He said, Of what significance are all these huge assets and sums of money to the owners, the Nigerian pensioners who are dying daily of hunger, disease, and deprivation. I believe this is cruel and unjustifiably inhuman.
So let the Nigerian pensioners feel the impact of the assets in the savings they have generated. But the true situation is that only the pension administrators are benefitting while the owners continue to suffer total neglect.
Detrimental to retirees and economy
But the Pension Funds Operators Association of Nigeria (PenOp) has warned that the bill seeking 75 per cent lump sum for retirees under the CPS will have a negative effect on not on the pensioners but also the active contributors if allowed to stay.
In a presentation, PenOp said The proposal to increase lump sum payments to 75 per cent, while it may seem popular and laudable, it actually negatively affects both the retiree and the active contributors.
According to the operators, studies have shown that when people who are not used to receiving huge sums are given a large amount of money, they usually spend it on consumptive rather than productive activities.
What would happen when large payouts are given to retirees is that they would not have any other fall back and ultimately, they may become a liability on the society, PenOp said.
While explaining that it is what the worker saves plus investment returns that form the pension balance, it said, If we are advocating for a larger lump sum payment of at least 75 per cent as is proposed under this bill, then we need to ask if the 25 per cent remaining is enough to sustain you on a periodic basis for the rest of your time on earth. The answer is a resounding no.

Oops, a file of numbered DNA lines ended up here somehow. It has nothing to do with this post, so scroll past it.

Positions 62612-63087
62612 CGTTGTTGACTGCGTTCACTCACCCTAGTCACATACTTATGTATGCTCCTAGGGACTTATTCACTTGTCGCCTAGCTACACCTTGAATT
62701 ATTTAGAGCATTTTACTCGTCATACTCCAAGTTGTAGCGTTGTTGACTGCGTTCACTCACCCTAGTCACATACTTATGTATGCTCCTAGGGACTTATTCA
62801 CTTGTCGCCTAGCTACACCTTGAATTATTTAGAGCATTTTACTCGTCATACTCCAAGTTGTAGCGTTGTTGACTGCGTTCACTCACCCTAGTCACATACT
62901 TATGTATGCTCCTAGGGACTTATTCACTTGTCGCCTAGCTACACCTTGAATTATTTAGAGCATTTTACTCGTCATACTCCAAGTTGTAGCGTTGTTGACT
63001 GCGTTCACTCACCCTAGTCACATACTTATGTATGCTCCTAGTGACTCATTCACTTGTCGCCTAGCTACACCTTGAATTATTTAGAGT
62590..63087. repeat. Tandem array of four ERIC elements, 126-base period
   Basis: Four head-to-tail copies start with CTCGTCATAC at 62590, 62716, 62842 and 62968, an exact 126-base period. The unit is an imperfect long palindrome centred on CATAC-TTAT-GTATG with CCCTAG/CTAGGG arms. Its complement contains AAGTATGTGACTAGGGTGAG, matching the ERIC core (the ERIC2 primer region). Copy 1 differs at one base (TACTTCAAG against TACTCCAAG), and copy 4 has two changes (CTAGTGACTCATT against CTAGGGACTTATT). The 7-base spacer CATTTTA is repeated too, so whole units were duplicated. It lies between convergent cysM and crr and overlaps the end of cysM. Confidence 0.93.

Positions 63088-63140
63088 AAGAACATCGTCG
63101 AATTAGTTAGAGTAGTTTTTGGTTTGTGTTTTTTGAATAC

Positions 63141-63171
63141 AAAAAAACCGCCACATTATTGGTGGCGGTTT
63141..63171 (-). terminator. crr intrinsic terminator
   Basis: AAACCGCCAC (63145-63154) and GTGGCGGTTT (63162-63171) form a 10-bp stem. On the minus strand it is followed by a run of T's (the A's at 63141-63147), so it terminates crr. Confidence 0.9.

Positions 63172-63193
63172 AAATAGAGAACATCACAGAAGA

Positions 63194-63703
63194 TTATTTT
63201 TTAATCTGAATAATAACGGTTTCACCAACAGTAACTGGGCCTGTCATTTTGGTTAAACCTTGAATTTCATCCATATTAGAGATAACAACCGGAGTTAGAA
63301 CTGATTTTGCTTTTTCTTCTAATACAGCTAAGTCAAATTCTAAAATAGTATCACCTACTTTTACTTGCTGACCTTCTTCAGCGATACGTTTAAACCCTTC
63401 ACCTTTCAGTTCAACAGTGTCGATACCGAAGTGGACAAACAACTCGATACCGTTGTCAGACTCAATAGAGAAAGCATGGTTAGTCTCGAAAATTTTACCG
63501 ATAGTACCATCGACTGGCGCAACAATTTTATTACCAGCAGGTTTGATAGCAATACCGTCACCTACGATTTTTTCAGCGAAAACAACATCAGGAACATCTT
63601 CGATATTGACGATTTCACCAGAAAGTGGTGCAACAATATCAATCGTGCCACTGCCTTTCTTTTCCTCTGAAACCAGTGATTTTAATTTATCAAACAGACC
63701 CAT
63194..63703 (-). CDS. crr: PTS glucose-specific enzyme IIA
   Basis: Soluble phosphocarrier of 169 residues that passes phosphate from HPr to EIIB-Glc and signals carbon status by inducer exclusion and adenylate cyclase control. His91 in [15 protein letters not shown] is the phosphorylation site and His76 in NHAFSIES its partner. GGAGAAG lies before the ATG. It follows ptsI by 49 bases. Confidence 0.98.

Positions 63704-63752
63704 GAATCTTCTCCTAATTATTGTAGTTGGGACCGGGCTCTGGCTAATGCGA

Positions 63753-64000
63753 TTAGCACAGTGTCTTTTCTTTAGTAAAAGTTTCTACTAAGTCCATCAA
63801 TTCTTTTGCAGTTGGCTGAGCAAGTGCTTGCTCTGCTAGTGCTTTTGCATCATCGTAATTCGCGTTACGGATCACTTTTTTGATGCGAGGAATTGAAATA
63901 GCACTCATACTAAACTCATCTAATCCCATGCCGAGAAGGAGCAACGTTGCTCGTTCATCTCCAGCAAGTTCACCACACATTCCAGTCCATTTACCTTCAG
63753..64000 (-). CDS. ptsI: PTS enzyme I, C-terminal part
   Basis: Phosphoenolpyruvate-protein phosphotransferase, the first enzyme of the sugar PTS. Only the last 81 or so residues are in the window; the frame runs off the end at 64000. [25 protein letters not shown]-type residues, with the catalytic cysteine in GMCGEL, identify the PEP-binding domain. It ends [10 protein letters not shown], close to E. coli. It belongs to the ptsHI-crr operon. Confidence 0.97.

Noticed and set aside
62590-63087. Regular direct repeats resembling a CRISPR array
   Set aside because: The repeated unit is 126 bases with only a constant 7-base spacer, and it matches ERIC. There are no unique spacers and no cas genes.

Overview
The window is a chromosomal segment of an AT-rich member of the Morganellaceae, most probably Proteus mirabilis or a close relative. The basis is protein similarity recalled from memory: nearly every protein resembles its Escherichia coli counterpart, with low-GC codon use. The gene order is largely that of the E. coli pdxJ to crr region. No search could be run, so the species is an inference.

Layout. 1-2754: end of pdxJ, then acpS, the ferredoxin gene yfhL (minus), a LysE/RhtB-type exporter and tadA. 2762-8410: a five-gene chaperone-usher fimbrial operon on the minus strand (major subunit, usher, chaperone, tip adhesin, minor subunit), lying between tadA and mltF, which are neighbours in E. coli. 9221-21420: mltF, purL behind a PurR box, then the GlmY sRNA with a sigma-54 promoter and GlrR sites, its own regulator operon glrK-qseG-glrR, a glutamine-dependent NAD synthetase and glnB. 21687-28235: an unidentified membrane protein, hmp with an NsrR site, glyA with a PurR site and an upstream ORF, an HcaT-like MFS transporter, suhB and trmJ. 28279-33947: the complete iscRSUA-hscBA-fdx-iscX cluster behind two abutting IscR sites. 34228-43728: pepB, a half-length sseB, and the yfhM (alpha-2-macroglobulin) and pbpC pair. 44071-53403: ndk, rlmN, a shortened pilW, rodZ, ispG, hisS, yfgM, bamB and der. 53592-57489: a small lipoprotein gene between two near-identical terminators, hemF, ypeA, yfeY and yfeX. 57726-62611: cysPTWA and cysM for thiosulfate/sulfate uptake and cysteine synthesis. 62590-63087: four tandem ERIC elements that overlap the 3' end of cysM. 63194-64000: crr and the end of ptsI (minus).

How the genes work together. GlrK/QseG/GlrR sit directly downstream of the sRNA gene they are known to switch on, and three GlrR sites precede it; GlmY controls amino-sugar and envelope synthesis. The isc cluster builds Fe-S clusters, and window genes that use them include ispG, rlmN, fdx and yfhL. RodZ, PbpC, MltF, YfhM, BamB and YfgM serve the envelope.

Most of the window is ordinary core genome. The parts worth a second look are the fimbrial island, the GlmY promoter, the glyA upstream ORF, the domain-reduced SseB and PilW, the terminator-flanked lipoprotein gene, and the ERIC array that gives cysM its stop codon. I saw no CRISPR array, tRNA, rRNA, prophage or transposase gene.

Explaining the need for workers to join the CPS early, it said if the employer and employee contribute consistently over a long period of time, the funds in the individuals RSA will be sufficient to have a decent lump sum with enough funds remaining to earn a decent pension for life.
PenOp said, As a matter of fact, what we need to promote, is to encourage more workers to add to their statutory deductions while working, as this would enable them to shore up their balances over time.
What we need to advocate more is the consistency and discipline in the contributions that will even remove the need for any large lump sum payout when retired.
At a recent public hearing organised by the House Committee on Pension, the PenCom DG said the amendment, if approved, would be contrary to the provision of Section173 of the 1999 Constitution of the Federal Republic of Nigeria (as amended), which guarantees the right to pensions for all public officers as the payment of at least 75 per cent of the balance of the RSA as lump sum at retirement.
According to her, this will significantly deplete the pension savings such that the contributions will not be sufficient to provide meaningful pensions during retirement.
This converts the pensions into a provident fund and leaves such a retiree with no periodic pensions, which is contrary to the requirement of Section 173 of the 1999 Constitution, she said.
Also speaking on the bill, the Managing Director, IEI Anchor Pensions Managers, Mr. Glory Etaduovie described the the upfront payment is illusory and distractive, pointing out that a nation that saves and invests well grows, which is one of the objectives of pension.
Etaduovie, who said pension boosts infrastructure investment and development, stressed that it bridges critical development gaps.
It is a buoy for the capital market, stimulating growth in the economy and the employment. This fund must be jealously protected. The ratio of pension assets to the Nigerian Gross Domestic Product (GDP) was just eight per cent as at end of 2020. This is far from what obtains in the world.
Netherlands was 214 per cent in 2020; United States was 156.5 per cent; South Africa 78.8 per cent; and South Korea 61 per cent.